There are 3 principal means of acquiring knowledge… observation of nature, reflection, and experimentation. Observations collects facts; reflection combines them; experimentation verifies the result of that combination. Denis Diderot; French philosopher, art critic and writer; 1713-1784.
I’m pretty content with my ability to observe and act on those observations. This ability serves me well as a researcher but also as a teacher. I’ve learned to tune in and pay attention to new things. This has taken years of practice. And I realize I will never stop learning. Our brains aren’t meant to see everything. We have learned to focus on specific things and then filter out everything else. I like to challenge myself to pay attention to new things. Expand my skillset. It is important to realize, to expand your skillset; you need to retrain your brain to pay attention to what’s important at that moment.
When observing you have to realize that your memory is lousy. You really can’t rely on your memory. So when you need to really pay attention, you need to take all sorts of notes and keep careful track of the things that are likely to matter. So you have to decide what you want to look for to retrain your eye. Actually you need to sometimes be aware that you need to retrain all your senses. Your brain can play funny tricks on you. Keeping a logbook all of a sudden seems a very handy tool. But making a photo of film clip is just as effective to improve your observation skills.
Challenging yourself by training your observational skills is easy. Just take field notes. Pick a place, sit down, and write out everything you see. This trains your brain to pay more attention and observe more.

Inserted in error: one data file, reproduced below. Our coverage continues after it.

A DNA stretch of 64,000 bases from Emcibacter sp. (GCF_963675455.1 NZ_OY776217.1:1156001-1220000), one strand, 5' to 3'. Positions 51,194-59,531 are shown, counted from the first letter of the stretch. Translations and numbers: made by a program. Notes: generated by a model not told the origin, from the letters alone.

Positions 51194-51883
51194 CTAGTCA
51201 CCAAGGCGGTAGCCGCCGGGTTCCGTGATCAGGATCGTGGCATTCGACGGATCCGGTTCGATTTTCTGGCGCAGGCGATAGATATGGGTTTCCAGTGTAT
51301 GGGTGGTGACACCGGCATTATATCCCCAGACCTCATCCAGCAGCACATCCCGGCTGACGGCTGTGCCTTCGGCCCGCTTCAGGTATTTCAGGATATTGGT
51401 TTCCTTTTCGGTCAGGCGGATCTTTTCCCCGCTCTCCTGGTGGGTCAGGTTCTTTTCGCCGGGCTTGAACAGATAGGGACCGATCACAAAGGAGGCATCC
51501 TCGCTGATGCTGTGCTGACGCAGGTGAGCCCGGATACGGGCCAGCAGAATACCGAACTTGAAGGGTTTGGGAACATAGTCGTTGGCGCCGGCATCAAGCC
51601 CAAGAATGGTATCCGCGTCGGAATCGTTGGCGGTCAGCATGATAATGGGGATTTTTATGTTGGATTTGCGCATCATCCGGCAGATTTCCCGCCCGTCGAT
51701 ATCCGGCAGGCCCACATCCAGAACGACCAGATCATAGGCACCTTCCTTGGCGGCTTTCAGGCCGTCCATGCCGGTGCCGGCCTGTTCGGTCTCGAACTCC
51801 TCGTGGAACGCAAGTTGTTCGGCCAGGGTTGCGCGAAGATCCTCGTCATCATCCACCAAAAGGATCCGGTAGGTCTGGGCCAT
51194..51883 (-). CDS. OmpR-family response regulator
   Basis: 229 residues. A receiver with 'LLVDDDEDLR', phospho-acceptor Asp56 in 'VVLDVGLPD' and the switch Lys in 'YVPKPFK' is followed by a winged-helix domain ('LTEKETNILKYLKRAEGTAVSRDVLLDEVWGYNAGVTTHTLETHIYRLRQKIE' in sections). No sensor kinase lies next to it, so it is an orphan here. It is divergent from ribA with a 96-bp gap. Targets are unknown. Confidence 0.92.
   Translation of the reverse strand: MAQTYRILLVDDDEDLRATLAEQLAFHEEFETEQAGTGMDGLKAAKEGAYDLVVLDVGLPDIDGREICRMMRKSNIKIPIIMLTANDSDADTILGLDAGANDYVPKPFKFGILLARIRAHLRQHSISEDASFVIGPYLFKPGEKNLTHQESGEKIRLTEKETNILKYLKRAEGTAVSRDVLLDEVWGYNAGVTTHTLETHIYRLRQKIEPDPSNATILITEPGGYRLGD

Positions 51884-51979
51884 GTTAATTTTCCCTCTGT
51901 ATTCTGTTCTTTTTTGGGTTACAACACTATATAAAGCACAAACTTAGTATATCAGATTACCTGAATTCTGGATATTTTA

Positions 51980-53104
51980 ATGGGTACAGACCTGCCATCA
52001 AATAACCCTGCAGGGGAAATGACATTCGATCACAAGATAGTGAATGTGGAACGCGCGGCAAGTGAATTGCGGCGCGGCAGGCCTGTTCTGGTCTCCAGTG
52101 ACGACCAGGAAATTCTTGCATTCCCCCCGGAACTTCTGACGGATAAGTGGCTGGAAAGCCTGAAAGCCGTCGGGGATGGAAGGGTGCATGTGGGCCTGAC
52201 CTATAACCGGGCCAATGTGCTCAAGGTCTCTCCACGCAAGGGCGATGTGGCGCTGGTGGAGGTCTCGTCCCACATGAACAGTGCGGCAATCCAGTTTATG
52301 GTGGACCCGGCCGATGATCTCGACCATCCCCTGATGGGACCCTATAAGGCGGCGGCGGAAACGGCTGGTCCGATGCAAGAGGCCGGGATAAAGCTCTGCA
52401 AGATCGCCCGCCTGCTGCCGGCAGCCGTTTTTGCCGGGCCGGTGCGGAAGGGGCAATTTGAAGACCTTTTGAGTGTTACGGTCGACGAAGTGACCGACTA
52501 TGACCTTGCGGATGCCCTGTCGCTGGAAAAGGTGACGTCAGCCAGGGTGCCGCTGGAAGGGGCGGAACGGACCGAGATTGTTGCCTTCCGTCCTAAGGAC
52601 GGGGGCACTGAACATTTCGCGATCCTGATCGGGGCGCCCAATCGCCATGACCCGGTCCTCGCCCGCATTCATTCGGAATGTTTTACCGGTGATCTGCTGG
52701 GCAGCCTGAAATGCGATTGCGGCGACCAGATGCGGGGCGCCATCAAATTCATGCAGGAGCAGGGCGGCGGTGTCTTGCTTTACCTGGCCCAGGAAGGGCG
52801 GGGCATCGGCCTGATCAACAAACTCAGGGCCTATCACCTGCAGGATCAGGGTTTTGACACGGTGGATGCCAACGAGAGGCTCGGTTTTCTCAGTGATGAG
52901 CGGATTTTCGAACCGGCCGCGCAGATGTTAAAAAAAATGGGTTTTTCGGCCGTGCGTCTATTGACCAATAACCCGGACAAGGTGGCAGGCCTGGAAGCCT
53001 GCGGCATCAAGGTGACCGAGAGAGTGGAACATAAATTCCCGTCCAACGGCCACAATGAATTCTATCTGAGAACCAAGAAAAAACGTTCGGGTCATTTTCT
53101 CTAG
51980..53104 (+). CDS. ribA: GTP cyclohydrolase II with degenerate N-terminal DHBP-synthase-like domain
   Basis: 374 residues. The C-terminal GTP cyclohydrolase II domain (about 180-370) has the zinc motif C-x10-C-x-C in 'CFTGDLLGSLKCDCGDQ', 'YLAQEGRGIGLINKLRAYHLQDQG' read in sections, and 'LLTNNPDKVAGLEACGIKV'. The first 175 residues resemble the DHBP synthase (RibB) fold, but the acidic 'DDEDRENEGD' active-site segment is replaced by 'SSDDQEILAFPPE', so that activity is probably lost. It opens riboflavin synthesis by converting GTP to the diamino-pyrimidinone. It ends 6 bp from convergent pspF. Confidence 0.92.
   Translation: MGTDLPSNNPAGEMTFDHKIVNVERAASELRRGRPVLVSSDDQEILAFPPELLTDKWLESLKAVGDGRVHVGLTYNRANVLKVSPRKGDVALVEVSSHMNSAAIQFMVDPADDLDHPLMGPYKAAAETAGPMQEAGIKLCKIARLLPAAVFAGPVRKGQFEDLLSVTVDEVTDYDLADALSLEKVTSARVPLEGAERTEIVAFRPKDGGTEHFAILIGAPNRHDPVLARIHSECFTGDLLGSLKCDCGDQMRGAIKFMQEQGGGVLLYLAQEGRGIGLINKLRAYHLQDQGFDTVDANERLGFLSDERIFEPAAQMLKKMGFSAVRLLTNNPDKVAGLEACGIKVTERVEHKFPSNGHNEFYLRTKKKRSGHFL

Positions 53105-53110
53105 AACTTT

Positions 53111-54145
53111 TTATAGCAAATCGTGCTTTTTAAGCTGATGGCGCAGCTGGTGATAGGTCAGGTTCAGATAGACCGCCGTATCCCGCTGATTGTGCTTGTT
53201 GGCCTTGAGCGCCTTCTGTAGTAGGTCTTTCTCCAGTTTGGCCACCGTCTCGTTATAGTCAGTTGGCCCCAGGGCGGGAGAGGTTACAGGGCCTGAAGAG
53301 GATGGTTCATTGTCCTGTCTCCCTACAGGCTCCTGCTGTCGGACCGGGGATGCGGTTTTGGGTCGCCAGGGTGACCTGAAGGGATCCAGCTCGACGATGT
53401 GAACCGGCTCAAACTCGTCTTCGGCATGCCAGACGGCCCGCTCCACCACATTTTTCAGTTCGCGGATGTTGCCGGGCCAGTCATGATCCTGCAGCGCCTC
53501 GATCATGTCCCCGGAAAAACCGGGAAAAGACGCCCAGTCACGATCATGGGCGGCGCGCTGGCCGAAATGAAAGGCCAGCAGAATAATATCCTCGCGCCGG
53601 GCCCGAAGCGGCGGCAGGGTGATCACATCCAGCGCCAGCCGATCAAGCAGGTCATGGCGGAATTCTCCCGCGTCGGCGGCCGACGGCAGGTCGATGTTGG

I would love to be a profiler. I love observing people. Trying to understand why people act as they do is another area of interest. But first I need to understand why I do things as I do them. I’m really better at observing others, than I am about understanding myself. Why is that, I ask?
Reading body language and expressions is a great pastime. I’m not so good in detecting lies. I always look for the good and expect that the ‘others‘ have good intentions too. As you may realize I get disappointed often. People aren’t as nice as I want to believe.
Observing is great but it becomes useful once you learn how to pick out the patterns. Detecting those patterns is a great intellectual endeavor. At the moment I’m trying to teach ‘others‘ to detect those patterns. The more you observe, the more you ask why. The more you ask why, the more you learn. The critical thinking that follows is what can help you come up with new ideas, new insights. It is amazing when you see this happen. I make a happy dance, when I realize I’ve enabled others to experience the wonders of observation.
HMB Endeavor (replica of Captain Cook's ship)
the British Royal Navy Vessel that Captain Cook commanded
on his first voyage of discovery of Australia & New Zealand
Combining the observed patterns with your own experience allows you to predict what happens next. Predicting the effect of my teaching makes me glad. A sense of joy arises.
I’m trying to slow down and stop to pay attention a little more than usual on Sundays. Sunday is my slow day. I try to focus on one thing. Today I’m focusing on observing. My observations turn into new ideas by critically analyzing what I observe. It is important to ask yourself lots of questions. This improves your deduction skills. You will be amazed how many questions pop into my head every moment. It is tiring sometimes. To question everything! I’m training my brain to make connections between things and build a greater body of knowledge. Inductive reasoning is my preferred approach. But using top-down logic (deductive reasoning) comes just as easy to me. This really comes in handy when you are a teacher, who teaches about research methods.
All of a sudden I’m pondering about abductive reasoning. Need to understand this a little more than I do at this moment.
As a quiltmaker observation is a very important skill. I first need to study how the technique is done before I can do it myself. Actually, to be truthful, I just copy and before I know it I’ve become a practitioner.
A practitioner is a person who regularly does an activity that requires skill or practice. As a quiltmaker, I can say making quilts by hand requires skill and practice. Synonym for practitioner is interpreter. To understand something, you first need to observe.
The start of my own Cathedral Window quilt
Hopefully it will look like something like this, one day!